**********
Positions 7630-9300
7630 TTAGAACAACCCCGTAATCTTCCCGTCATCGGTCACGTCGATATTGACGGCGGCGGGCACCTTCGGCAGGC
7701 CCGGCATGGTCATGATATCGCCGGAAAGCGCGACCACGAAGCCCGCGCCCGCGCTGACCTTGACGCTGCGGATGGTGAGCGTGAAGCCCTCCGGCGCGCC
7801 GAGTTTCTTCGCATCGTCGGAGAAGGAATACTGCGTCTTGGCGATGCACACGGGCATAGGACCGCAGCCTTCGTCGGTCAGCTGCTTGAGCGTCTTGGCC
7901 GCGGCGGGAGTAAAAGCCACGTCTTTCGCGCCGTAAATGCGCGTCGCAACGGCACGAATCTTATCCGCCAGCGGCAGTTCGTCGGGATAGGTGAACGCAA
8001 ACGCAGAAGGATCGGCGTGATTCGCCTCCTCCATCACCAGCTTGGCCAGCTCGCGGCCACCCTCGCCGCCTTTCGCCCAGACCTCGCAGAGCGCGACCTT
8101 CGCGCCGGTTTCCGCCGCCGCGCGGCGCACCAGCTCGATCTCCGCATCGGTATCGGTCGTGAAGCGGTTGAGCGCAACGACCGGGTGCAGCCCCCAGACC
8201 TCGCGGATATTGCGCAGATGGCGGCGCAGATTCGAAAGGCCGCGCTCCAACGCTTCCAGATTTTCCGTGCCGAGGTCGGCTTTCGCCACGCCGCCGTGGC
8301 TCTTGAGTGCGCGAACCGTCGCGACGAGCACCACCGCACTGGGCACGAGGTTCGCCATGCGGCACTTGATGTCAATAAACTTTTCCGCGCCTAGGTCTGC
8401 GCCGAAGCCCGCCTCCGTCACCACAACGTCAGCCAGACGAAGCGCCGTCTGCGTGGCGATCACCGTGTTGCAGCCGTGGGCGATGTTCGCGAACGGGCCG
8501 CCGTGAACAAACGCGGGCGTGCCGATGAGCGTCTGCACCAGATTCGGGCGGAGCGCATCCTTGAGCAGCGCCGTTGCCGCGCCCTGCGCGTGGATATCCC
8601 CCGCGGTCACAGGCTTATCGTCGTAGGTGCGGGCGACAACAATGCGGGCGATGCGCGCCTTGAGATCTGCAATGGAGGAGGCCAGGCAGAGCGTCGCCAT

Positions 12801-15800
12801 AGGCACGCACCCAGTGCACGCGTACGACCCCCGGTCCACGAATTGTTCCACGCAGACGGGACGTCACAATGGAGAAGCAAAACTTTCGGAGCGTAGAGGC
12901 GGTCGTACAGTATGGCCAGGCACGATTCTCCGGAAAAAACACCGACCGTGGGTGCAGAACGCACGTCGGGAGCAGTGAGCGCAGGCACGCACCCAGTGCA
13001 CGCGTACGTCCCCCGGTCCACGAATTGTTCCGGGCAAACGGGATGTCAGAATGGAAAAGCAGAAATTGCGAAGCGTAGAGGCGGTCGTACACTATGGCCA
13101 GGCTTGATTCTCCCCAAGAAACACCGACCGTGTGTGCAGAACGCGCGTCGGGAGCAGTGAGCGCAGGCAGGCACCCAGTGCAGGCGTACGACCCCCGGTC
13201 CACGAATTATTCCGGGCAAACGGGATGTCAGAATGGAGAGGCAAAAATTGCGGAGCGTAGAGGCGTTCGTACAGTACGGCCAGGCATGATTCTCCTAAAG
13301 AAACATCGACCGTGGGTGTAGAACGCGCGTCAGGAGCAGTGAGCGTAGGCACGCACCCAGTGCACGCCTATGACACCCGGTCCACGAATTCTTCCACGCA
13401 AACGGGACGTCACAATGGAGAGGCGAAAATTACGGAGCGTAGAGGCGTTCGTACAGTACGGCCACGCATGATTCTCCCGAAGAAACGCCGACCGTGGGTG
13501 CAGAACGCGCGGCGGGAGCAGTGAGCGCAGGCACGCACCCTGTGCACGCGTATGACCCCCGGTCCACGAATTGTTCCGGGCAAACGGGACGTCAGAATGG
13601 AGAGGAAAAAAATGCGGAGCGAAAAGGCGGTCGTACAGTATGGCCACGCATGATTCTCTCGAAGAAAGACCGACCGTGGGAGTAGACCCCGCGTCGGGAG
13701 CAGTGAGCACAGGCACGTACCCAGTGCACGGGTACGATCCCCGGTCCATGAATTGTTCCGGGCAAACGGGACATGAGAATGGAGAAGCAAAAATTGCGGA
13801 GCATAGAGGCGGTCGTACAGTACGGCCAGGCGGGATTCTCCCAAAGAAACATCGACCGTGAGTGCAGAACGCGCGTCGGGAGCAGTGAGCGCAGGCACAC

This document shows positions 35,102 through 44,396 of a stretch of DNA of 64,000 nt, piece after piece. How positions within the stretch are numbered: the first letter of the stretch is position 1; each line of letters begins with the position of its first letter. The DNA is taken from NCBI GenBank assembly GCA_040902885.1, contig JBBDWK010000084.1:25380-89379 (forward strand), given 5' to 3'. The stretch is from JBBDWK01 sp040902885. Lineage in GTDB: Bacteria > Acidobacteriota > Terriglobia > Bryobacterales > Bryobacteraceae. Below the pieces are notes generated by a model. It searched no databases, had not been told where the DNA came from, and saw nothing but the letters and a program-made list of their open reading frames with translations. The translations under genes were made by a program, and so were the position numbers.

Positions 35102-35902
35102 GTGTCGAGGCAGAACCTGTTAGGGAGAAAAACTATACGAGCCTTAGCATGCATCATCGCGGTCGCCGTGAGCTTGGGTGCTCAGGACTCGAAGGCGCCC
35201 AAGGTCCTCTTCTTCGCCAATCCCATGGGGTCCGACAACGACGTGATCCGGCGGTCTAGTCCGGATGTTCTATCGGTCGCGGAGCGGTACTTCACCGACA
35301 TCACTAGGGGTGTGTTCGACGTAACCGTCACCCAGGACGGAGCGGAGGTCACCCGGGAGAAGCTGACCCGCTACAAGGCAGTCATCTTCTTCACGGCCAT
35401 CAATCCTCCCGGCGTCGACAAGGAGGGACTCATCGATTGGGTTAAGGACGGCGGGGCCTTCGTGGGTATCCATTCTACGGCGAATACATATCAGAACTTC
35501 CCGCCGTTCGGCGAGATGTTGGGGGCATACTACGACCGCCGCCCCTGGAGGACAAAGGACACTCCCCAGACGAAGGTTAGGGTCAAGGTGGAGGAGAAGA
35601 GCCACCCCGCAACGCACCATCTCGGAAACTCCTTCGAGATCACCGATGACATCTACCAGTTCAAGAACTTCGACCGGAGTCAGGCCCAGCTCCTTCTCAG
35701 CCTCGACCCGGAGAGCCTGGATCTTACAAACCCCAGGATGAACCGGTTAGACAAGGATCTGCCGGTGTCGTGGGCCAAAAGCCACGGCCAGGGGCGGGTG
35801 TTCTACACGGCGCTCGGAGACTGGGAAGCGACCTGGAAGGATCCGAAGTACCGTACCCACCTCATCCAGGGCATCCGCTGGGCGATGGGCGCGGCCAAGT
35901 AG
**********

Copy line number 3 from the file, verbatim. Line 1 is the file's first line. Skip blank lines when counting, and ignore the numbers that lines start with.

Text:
7701 CCGGCATGGTCATGATATCGCCGGAAAGCGCGACCACGAAGCCCGCGCCCGCGCTGACCTTGACGCTGCGGATGGTGAGCGTGAAGCCCTCCGGCGCGCC